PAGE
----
Made to Break : Provoke



Released by Made To Break [view band]
Record Label Clean Feed
Year released 2013
Release format CD
The music composed for Made To Break was developed through work with two previous, coexisting sets of activity and history. One extended from FME (with Nate McBride, Paal Nilssen-Love) to the Frame Quartet (with Tim Daisy, Fred Lonberg-Holm, and Nate). The other began with Spaceways Inc. (including Hamid Drake, Nate McBride) and then continued with Powerhouse Sound (version 1 involved Ingebrigt HÃ¥ker Flaten, Lasse Marhaug, Nate, Paal Nilssen-Love; version 2 included John Herndon, Jeff Parker, and Nate). Clearly these particular lines of evolution in my music owed a great deal to Nate McBride’s input and creativity; I’d like to acknowledge that here.

Material created for FME [2002-2007] and then the Frame Quartet [2007-2010] was formed, in part, to address my ongoing fascination with the challenge of discovering new ways to write music for improvisers; methods of composing that do not establish a fixed road map that can be “learned” or a specific order of musical “puzzles” that can be solved. There is a tendency for this to happen, even with the most creative players, and it can allow the compositional structure to take over the shape of the improviser’s creative choices. With the music of FME I began use “modular” organization (which is now utilized by the Resonance Ensemble, as well as Made To Break). This system makes it possible to learn and execute ensemble material while making it feasible to create new paths from one composed point to another. The pieces are resequenced from performance to performance and long-form compositions are created out of these shorter units. The Frame Quartet used a fairly complex set of visual cues to assemble the construction of a piece. A leader was assigned to a specific composition, who then reorganized its structure on the spot, conducting the band and rearranging the form in any way they chose. At every concert each piece was led by a different member of the group, the structure improvised by them, with the music improvised by the entire band.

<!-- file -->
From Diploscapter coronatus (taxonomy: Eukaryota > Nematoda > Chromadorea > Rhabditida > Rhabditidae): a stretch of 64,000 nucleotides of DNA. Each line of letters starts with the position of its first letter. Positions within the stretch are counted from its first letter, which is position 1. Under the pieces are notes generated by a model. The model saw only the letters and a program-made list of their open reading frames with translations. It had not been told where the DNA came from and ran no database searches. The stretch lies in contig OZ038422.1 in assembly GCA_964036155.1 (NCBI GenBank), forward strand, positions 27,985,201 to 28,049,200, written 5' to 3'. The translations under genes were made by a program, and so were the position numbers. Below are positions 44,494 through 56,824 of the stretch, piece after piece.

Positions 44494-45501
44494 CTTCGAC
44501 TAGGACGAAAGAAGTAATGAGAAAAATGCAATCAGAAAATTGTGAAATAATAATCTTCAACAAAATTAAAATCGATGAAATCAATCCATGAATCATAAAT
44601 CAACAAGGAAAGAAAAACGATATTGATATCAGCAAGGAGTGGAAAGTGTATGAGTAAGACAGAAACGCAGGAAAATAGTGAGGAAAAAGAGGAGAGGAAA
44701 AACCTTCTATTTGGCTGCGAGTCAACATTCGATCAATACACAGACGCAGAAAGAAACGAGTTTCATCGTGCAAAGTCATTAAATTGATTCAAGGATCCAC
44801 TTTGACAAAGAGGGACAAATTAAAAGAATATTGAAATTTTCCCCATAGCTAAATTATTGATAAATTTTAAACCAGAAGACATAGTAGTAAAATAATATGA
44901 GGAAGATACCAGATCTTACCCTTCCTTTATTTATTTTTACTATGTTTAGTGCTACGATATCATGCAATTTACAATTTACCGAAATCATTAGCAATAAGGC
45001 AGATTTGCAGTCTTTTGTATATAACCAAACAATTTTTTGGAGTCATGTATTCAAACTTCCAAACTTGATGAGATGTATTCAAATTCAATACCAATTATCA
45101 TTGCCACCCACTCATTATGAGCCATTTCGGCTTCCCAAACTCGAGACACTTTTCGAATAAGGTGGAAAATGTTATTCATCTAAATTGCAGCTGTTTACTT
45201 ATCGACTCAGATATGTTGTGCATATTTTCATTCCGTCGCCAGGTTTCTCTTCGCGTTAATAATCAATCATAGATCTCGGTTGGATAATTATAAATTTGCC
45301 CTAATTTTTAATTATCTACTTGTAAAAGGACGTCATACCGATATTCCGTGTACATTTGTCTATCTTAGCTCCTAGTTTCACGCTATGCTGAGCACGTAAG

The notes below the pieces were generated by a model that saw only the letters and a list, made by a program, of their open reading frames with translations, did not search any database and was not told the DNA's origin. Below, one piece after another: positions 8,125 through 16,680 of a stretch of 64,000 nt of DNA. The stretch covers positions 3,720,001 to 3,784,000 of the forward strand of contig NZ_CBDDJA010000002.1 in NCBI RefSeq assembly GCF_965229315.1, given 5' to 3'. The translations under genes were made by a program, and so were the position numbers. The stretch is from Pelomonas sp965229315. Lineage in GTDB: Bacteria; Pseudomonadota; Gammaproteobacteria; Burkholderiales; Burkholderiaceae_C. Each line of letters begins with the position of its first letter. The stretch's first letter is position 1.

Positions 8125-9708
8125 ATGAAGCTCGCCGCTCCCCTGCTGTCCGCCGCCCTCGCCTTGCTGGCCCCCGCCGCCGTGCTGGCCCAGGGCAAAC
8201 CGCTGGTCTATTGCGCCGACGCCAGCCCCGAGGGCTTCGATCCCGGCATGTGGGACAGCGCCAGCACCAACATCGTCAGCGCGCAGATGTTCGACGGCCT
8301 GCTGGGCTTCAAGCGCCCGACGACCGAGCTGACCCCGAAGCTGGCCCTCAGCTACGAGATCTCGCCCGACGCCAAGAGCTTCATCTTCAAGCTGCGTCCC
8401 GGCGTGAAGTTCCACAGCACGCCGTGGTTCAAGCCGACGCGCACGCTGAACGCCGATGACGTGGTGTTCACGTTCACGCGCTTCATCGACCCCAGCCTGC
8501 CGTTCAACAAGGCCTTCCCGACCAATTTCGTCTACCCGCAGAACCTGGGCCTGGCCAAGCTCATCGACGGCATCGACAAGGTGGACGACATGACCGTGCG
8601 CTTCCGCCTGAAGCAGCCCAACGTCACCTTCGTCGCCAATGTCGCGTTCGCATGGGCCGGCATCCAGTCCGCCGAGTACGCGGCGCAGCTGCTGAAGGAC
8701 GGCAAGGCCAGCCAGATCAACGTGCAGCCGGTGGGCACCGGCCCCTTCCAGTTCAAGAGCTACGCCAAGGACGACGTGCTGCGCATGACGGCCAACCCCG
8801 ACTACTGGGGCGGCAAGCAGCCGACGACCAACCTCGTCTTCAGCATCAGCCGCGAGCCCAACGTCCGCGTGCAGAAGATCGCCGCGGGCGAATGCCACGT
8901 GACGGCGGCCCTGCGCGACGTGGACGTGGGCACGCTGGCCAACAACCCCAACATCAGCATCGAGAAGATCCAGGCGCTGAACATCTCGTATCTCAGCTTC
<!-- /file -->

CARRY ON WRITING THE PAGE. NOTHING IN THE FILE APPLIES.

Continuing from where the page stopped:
Spaceways Inc. [2000-2004] was the first ensemble I composed for that directly addressed my interest in Funk and Reggae. I was scratching at the surface of this exploration with the Vandermark 5, but eventually realized that there are reasons why these genres of music utilize the electric bass. Nate McBride was one of the only musicians I knew who was a tremendous acoustic bassist that also had a real fascination for what its electric counterpart could do, so he was the clear choice for the Spaceways Inc., where he used both instruments. Powerhouse Sound [2005-2010] took this type of exploration further, initially with an Oslo based group that incorporated two electric basses and electronics, then later with a Chicago based unit that featured the possibilities of electric cheap celebrex guitar. I say that Powerhouse Sound took things further because, in addition to the inspiration found in Funk and Reggae, the genesis of that ensemble’s music was directly influenced by my growing fascination with the astonishing “electric period” of Miles Davis from the early to mid 1970s.

1 2